What is the official name of the UBQLN2 gene?
The official name of this gene is “ubiquilin 2.”
UBQLN2 is the gene's official symbol. The UBQLN2 gene is also known by other names, listed below.
Read more about gene names and symbols on the About page.
What is the normal function of the UBQLN2 gene?
- From Entrez Gene:
This gene encodes an ubiquitin-like protein (ubiquilin) that shares high degree of similarity with related products in yeast, rat and frog. Ubiquilins contain a N-terminal ubiquitin-like domain and a C-terminal ubiquitin-associated domain. They physically associate with both proteasomes and ubiquitin ligases; and thus, are thought to functionally link the ubiquitination machinery to the proteasome to affect in vivo protein degradation. This ubiquilin has also been shown to bind the ATPase domain of the Hsp70-like Stch protein. [provided by RefSeq, Oct 2009]
- From UniProt:
Increases the half-life of proteins destined to be degraded by the proteasome; may modulate proteasome-mediated protein degradation.
How are changes in the UBQLN2 gene related to health conditions?
- Genetics Home Reference provides information about amyotrophic lateral sclerosis, which is associated with changes in the UBQLN2 gene.
- UniProt provides the following information about the UBQLN2 gene's known or predicted involvement in human disease.
Amyotrophic lateral sclerosis 15, with or without frontotemporal dementia (ALS15): A neurodegenerative disorder affecting upper motor neurons in the brain and lower motor neurons in the brain stem and spinal cord, resulting in fatal paralysis. Sensory abnormalities are absent. The pathologic hallmarks of the disease include pallor of the corticospinal tract due to loss of motor neurons, presence of ubiquitin-positive inclusions within surviving motor neurons, and deposition of pathologic aggregates. The etiology of amyotrophic lateral sclerosis is likely to be multifactorial, involving both genetic and environmental factors. The disease is inherited in 5-10% of the cases. Patients with ALS15 may develop frontotemporal dementia. Note=The disease is caused by mutations affecting the gene represented in this entry.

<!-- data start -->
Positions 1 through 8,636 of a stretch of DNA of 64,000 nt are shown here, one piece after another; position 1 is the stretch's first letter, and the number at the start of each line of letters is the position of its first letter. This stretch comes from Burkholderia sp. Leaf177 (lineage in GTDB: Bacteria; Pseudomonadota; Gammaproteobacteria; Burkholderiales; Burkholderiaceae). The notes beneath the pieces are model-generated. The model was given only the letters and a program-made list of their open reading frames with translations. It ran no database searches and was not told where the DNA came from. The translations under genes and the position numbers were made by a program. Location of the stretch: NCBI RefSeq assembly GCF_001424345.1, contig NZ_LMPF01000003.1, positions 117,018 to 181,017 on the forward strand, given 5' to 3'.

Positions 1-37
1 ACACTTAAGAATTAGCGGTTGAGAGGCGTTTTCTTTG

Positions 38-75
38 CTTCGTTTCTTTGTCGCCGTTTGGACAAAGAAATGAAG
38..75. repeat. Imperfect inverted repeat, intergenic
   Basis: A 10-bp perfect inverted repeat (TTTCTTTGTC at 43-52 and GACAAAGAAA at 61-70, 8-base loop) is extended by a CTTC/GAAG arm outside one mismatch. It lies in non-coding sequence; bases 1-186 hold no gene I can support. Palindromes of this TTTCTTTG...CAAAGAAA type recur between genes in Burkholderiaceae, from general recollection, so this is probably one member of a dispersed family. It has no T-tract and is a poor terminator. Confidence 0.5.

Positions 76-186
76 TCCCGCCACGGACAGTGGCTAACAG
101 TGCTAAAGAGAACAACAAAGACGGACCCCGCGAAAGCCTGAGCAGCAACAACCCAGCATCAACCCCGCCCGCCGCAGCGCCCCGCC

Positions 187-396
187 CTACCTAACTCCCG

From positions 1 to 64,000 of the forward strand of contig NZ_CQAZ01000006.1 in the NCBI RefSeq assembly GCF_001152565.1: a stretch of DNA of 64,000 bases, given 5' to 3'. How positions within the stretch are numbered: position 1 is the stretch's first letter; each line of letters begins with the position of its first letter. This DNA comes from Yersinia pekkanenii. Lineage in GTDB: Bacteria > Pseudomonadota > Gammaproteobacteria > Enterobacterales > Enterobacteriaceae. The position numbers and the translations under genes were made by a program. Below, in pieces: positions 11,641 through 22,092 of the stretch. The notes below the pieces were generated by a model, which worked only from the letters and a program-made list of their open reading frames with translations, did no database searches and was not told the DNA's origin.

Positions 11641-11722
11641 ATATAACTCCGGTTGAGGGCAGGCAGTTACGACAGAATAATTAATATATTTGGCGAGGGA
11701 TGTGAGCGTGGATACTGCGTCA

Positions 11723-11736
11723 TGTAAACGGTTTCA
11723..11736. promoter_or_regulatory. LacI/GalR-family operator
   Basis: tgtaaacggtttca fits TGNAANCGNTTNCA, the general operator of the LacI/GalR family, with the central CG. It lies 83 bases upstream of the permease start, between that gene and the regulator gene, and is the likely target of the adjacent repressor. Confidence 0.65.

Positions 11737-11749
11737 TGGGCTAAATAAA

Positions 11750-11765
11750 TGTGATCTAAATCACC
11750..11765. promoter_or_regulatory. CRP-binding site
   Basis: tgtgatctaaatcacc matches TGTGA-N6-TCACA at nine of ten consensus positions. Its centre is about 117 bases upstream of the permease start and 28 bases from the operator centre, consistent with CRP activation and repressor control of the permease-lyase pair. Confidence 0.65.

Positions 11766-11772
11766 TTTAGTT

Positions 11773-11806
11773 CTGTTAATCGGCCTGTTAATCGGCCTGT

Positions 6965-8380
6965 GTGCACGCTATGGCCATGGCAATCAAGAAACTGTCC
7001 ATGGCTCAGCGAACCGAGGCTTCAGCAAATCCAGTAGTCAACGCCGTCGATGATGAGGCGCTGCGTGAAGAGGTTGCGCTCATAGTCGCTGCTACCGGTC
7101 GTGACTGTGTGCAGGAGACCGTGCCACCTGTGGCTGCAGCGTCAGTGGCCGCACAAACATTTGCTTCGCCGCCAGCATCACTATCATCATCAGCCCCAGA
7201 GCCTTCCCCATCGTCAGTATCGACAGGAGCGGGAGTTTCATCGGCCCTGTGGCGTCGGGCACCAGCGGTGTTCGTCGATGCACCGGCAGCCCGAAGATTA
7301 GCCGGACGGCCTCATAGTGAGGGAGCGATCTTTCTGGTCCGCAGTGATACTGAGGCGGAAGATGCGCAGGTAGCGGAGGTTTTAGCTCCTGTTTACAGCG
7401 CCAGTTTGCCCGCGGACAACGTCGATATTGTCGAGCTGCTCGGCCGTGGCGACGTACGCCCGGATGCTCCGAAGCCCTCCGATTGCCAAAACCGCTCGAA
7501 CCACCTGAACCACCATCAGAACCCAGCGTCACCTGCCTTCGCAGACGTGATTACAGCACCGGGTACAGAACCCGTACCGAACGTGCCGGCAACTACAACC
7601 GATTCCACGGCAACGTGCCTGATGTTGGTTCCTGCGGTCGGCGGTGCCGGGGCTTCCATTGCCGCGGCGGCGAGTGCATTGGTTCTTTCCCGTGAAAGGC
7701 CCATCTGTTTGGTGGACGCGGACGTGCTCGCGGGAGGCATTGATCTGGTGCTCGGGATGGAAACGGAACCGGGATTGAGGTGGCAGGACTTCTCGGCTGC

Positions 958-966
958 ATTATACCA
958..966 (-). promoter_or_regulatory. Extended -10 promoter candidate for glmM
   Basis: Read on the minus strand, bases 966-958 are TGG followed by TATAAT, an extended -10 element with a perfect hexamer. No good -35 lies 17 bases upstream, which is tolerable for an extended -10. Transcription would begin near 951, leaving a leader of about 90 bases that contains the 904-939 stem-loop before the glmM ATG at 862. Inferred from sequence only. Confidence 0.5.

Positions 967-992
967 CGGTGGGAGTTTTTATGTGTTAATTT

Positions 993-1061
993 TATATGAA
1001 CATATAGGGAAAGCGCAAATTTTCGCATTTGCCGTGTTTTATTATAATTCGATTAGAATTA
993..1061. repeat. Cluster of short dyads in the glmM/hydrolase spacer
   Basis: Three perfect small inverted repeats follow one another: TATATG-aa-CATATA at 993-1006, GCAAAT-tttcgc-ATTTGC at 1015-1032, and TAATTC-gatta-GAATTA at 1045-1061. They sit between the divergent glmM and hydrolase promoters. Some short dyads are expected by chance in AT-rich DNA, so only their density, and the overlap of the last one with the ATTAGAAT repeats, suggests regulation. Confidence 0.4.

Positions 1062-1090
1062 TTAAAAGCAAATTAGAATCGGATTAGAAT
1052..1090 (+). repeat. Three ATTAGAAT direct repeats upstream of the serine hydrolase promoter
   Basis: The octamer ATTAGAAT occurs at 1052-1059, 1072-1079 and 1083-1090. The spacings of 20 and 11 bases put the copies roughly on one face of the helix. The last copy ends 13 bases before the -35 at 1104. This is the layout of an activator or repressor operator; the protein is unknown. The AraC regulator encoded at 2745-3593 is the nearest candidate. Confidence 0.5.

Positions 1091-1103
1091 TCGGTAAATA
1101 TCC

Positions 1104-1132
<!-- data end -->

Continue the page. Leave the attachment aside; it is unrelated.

- Entrez Gene lists the following diseases or traits (phenotypes) known or believed to be associated with changes in the UBQLN2 gene.
- Amyotrophic lateral sclerosis 15, with or without frontotemporal dementia
- UniProt and Entrez Gene cite these articles in OMIM, a catalog designed for genetics professionals and researchers that provides detailed information about genetic conditions and genes.
Where is the UBQLN2 gene located?
Cytogenetic Location: Xp11.21
Molecular Location on the X chromosome: base pairs 56,590,025 to 56,593,442
The UBQLN2 gene is located on the short (p) arm of the X chromosome at position 11.21.
More precisely, the UBQLN2 gene is located from base pair 56,590,025 to base pair 56,593,442 on the X chromosome.
See How do geneticists indicate the location of a gene? in the Handbook.
Where can I find additional information about UBQLN2?
You and your healthcare professional may find the following resources about UBQLN2 helpful.
- Genetic Testing Registry - Repository of genetic test information
You may also be interested in these resources, which are designed for genetics professionals and researchers.
- OMIM - Genetic disorder catalog
- Research Resources - Tools for researchers
What other names do people use for the UBQLN2 gene or gene products?
Where can I find general information about genes?
The Handbook provides basic information about genetics in clear language.
These links provide additional genetics resources that may be useful.
What glossary definitions help with understanding UBQLN2?
brain stem ;
in vivo ;
You may find definitions for these and many other terms in the Genetics Home Reference
See also Understanding Medical Terminology.
The resources on this site should not be used as a substitute for
professional medical care or advice. Users seeking information about
a personal genetic disease, syndrome, or condition should consult with a qualified
See How can I find a genetics professional in my area? in the Handbook.